25 Jan He may be a Doofus but he’s worth $39 a month
Years ago, we spent more than $5,000 for the removal of a twisted spleen from our eight year-old standard poodle. Our three young sons had sided with Buddy, their BFF, so euthanasia was off the table. This episode was a reminder that our next dog also would be a family member and that we didn’t want to face an economic dilemma when his health was jeopardized. We pay about $39 per month to cover our 7 year-old miniature poodle, McDuff also known as Doofus. See where I’m going here?
Removing foreign but apparently irresistible objects from a dog’s innards is the most common pet insurance claim and the cost can be about $7,500 (see some examples below). A hip repair for dysplasia runs about $3,500 and medications can really rack up the bills over the lifetime of your pet. Cancer treatment and heart surgery are not atypical.
How far are people willing to go? A friend of mine spent over $10,000 for two surgeries on her cat following separate run-ins with a car. Crazy? Apparently not. More than 60% of owners consider pets members of the family according to the U.S. Pet Ownership Demographics Sourcebook. Those family members are supported with nearly $60 billion a year in goods and services about half of which is for food.
Pet insurance is a relatively new option and requires a little homework to ensure the coverage is affordable and adequate for the accidents and treatments pets require. Though you pay premiums just as you would for your own health insurance, most plans reimburse you quickly once the bills have been paid.
There are about 7 leading insurance plans in the U.S., all with different deductibles, coverages and premiums. Here are some things you ought to consider:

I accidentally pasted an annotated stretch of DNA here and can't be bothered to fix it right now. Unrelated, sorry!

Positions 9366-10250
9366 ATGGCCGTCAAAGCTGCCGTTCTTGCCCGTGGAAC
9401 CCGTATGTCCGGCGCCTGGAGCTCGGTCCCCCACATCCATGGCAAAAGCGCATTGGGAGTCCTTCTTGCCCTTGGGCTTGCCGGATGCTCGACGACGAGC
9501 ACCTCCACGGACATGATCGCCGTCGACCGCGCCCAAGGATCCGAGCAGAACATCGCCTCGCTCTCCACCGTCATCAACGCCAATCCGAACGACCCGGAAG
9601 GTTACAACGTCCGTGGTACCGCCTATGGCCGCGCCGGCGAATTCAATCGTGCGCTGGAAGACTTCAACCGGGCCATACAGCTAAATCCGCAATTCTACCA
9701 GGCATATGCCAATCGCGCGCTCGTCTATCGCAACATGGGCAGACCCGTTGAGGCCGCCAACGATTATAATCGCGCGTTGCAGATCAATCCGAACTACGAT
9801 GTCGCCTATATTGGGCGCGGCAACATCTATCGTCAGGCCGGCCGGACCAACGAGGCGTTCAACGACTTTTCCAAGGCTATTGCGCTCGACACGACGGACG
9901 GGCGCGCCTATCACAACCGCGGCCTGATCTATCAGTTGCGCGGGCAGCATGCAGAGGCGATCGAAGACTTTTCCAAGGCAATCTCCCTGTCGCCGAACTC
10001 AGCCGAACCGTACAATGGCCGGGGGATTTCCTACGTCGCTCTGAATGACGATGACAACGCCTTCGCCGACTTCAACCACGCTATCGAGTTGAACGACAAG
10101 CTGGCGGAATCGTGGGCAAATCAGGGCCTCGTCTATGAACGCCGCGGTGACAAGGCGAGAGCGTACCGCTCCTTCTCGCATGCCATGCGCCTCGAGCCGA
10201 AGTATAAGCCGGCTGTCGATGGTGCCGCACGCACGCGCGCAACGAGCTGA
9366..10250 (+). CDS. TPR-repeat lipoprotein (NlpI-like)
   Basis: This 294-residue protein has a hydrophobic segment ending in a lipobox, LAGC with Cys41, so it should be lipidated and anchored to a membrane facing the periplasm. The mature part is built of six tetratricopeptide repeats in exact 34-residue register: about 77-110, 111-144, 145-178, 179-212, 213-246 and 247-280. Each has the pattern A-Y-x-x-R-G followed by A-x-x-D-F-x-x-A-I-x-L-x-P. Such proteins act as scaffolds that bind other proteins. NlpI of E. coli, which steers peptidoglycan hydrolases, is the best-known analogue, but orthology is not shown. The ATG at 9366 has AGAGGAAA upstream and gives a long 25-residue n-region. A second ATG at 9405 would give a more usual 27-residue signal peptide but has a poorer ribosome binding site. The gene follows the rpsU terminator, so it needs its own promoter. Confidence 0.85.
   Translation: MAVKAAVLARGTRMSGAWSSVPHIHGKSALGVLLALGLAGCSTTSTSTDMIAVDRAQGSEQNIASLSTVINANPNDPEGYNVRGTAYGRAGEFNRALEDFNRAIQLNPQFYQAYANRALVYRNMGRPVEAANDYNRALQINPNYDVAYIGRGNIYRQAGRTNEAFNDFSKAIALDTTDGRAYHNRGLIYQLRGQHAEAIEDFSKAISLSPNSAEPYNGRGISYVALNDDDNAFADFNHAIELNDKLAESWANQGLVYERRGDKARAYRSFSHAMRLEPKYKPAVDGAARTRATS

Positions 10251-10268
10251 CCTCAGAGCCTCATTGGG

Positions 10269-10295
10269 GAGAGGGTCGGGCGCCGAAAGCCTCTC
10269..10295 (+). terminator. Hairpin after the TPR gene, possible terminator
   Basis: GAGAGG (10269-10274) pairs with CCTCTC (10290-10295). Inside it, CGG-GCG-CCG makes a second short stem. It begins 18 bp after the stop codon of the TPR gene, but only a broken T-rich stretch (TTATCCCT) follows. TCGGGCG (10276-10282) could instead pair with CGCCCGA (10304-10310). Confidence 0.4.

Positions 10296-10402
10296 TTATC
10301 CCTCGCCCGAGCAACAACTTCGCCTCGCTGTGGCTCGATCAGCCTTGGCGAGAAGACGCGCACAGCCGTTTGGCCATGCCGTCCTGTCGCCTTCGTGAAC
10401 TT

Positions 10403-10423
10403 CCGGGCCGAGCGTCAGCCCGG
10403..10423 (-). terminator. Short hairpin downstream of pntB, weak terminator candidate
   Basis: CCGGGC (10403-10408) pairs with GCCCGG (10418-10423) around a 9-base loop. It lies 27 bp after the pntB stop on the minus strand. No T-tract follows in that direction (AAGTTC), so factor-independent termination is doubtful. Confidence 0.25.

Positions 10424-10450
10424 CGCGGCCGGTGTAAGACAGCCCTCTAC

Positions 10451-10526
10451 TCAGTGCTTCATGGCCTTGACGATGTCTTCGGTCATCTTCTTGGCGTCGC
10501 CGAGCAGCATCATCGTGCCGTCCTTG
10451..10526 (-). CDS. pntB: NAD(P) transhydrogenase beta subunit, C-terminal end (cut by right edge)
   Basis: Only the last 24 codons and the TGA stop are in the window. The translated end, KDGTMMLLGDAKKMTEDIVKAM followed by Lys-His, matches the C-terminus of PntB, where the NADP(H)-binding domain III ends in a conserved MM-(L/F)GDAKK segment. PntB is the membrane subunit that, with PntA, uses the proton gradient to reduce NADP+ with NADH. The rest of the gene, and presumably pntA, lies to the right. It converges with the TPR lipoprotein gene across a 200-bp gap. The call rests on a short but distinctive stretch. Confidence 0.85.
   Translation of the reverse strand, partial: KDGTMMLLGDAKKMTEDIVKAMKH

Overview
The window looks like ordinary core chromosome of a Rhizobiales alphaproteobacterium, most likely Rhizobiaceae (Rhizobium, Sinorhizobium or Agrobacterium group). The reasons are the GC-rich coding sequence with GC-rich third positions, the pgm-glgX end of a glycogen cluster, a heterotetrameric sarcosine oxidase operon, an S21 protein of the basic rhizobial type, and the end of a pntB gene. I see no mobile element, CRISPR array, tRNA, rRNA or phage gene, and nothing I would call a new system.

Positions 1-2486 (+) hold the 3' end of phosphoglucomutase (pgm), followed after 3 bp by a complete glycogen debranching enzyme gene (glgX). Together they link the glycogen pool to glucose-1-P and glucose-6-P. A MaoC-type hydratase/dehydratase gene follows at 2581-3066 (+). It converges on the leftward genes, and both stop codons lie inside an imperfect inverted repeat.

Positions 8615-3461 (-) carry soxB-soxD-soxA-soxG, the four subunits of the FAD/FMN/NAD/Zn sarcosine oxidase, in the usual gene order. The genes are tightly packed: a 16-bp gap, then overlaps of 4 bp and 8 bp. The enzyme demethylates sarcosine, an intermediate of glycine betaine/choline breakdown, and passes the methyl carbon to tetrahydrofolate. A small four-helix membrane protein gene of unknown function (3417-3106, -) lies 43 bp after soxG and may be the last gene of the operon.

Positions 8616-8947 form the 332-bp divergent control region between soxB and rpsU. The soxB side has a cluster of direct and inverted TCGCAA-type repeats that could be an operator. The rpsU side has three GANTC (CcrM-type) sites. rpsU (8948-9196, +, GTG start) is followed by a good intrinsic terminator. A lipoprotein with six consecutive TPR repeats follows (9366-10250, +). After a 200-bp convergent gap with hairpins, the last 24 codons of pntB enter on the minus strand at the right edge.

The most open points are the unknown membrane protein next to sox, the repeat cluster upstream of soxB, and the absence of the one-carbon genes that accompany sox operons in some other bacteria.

- Can I choose my own veterinarian?
- Will it cover pre-existing conditions?
- Are there financial limits on the annual amount they will reimburse?
- Will they cover surgeries, diagnostic tests, medications and hospital stays?
- Will they pay the actual amount of the vet bill less the deductible and co-pay?
- Are there other wellness benefits to help address diet and therapy?
Premiums are based on the breed, location and age of the pet. The younger the pet, the less expensive it is to insure though premiums will increase with age. Dogs are the heaviest consumers of health care visiting the vet 2.6 times per year according to the American Veterinary Medical Association. Those costs average $378 per year. Cats cost about $191 per year for health services.
It’s the big event that catches owners by surprise and can put a dent in the family budget. An ABC News/2020 report illustrated a sample of the not-so-discerning-but-costly diets of some lovable mutts:
- Hooch of Middleburg, Florida, ate 309 nails, screws and staples he found on a construction site
- Fred must have been feeling run down when he decided to eat a cell phone charger.
- Branson, a bulldog, found that even eating 27 pacifiers wasn’t enough to calm him down with triplets living in his house.
These expensive morsels are hard to imagine being delectable but we have to keep them out of reach just as we would if we had a teething toddler in the house. But, as YouTube videos can attest, pets are relentless when looking for trouble. Insurance is worth it.